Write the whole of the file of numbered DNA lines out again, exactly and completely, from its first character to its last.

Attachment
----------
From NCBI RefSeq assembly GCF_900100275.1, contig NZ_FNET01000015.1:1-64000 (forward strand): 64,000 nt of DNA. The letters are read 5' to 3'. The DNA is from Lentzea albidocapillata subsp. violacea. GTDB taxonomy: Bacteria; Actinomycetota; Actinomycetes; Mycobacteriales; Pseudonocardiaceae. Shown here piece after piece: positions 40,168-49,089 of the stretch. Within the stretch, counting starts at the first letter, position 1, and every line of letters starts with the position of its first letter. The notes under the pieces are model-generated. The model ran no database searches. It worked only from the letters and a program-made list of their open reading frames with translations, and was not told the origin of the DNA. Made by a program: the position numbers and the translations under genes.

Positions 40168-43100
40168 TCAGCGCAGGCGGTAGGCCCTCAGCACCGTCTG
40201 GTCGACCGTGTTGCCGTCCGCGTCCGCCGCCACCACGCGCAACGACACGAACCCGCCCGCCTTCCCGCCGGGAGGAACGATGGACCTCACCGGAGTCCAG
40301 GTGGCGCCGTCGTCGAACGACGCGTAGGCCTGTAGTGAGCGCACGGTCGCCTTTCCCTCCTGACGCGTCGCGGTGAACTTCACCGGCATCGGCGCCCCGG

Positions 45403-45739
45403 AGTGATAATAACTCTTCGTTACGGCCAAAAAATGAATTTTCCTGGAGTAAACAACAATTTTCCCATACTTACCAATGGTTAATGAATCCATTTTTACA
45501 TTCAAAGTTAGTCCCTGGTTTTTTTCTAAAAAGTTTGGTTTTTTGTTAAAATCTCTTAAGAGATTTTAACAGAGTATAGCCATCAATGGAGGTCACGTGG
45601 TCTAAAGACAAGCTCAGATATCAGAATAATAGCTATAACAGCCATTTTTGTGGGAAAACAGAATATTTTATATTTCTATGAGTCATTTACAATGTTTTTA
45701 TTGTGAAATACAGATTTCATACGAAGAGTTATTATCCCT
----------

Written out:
From NCBI RefSeq assembly GCF_900100275.1, contig NZ_FNET01000015.1:1-64000 (forward strand): 64,000 nt of DNA. The letters are read 5' to 3'. The DNA is from Lentzea albidocapillata subsp. violacea. GTDB taxonomy: Bacteria; Actinomycetota; Actinomycetes; Mycobacteriales; Pseudonocardiaceae. Shown here piece after piece: positions 40,168-49,089 of the stretch. Within the stretch, counting starts at the first letter, position 1, and every line of letters starts with the position of its first letter. The notes under the pieces are model-generated. The model ran no database searches. It worked only from the letters and a program-made list of their open reading frames with translations, and was not told the origin of the DNA. Made by a program: the position numbers and the translations under genes.

Positions 40168-43100
40168 TCAGCGCAGGCGGTAGGCCCTCAGCACCGTCTG
40201 GTCGACCGTGTTGCCGTCCGCGTCCGCCGCCACCACGCGCAACGACACGAACCCGCCCGCCTTCCCGCCGGGAGGAACGATGGACCTCACCGGAGTCCAG
40301 GTGGCGCCGTCGTCGAACGACGCGTAGGCCTGTAGTGAGCGCACGGTCGCCTTTCCCTCCTGACGCGTCGCGGTGAACTTCACCGGCATCGGCGCCCCGG

Positions 45403-45739
45403 AGTGATAATAACTCTTCGTTACGGCCAAAAAATGAATTTTCCTGGAGTAAACAACAATTTTCCCATACTTACCAATGGTTAATGAATCCATTTTTACA
45501 TTCAAAGTTAGTCCCTGGTTTTTTTCTAAAAAGTTTGGTTTTTTGTTAAAATCTCTTAAGAGATTTTAACAGAGTATAGCCATCAATGGAGGTCACGTGG
45601 TCTAAAGACAAGCTCAGATATCAGAATAATAGCTATAACAGCCATTTTTGTGGGAAAACAGAATATTTTATATTTCTATGAGTCATTTACAATGTTTTTA
45701 TTGTGAAATACAGATTTCATACGAAGAGTTATTATCCCT